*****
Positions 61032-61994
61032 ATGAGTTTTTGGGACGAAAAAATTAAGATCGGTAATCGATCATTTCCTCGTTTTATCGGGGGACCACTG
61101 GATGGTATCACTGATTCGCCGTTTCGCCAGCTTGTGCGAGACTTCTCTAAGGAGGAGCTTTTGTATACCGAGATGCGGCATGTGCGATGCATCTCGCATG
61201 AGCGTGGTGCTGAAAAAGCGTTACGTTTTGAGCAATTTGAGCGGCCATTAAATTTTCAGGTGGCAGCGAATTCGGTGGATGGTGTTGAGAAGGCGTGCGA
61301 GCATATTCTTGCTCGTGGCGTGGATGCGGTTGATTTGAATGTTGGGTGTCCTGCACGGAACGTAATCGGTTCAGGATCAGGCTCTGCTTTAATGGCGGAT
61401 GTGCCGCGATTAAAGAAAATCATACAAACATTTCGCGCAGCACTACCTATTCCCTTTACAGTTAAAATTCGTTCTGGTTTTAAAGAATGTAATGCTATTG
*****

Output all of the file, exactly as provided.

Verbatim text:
Positions 61032-61994
61032 ATGAGTTTTTGGGACGAAAAAATTAAGATCGGTAATCGATCATTTCCTCGTTTTATCGGGGGACCACTG
61101 GATGGTATCACTGATTCGCCGTTTCGCCAGCTTGTGCGAGACTTCTCTAAGGAGGAGCTTTTGTATACCGAGATGCGGCATGTGCGATGCATCTCGCATG
61201 AGCGTGGTGCTGAAAAAGCGTTACGTTTTGAGCAATTTGAGCGGCCATTAAATTTTCAGGTGGCAGCGAATTCGGTGGATGGTGTTGAGAAGGCGTGCGA
61301 GCATATTCTTGCTCGTGGCGTGGATGCGGTTGATTTGAATGTTGGGTGTCCTGCACGGAACGTAATCGGTTCAGGATCAGGCTCTGCTTTAATGGCGGAT
61401 GTGCCGCGATTAAAGAAAATCATACAAACATTTCGCGCAGCACTACCTATTCCCTTTACAGTTAAAATTCGTTCTGGTTTTAAAGAATGTAATGCTATTG